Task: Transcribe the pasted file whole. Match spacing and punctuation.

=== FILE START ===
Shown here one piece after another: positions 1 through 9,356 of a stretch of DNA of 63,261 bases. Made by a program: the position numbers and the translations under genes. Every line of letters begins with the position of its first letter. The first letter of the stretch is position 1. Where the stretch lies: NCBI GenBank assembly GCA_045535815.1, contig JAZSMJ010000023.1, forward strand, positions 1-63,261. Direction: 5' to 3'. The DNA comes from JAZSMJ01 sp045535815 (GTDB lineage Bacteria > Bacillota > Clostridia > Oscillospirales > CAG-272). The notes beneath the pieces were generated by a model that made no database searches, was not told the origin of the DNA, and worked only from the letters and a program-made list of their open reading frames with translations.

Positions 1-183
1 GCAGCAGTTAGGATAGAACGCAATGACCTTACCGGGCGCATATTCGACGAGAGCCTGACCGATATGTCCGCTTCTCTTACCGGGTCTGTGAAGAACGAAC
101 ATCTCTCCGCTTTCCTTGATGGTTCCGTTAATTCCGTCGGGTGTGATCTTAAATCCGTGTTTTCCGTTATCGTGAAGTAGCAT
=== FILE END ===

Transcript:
Shown here one piece after another: positions 1 through 9,356 of a stretch of DNA of 63,261 bases. Made by a program: the position numbers and the translations under genes. Every line of letters begins with the position of its first letter. The first letter of the stretch is position 1. Where the stretch lies: NCBI GenBank assembly GCA_045535815.1, contig JAZSMJ010000023.1, forward strand, positions 1-63,261. Direction: 5' to 3'. The DNA comes from JAZSMJ01 sp045535815 (GTDB lineage Bacteria > Bacillota > Clostridia > Oscillospirales > CAG-272). The notes beneath the pieces were generated by a model that made no database searches, was not told the origin of the DNA, and worked only from the letters and a program-made list of their open reading frames with translations.

Positions 1-183
1 GCAGCAGTTAGGATAGAACGCAATGACCTTACCGGGCGCATATTCGACGAGAGCCTGACCGATATGTCCGCTTCTCTTACCGGGTCTGTGAAGAACGAAC
101 ATCTCTCCGCTTTCCTTGATGGTTCCGTTAATTCCGTCGGGTGTGATCTTAAATCCGTGTTTTCCGTTATCGTGAAGTAGCAT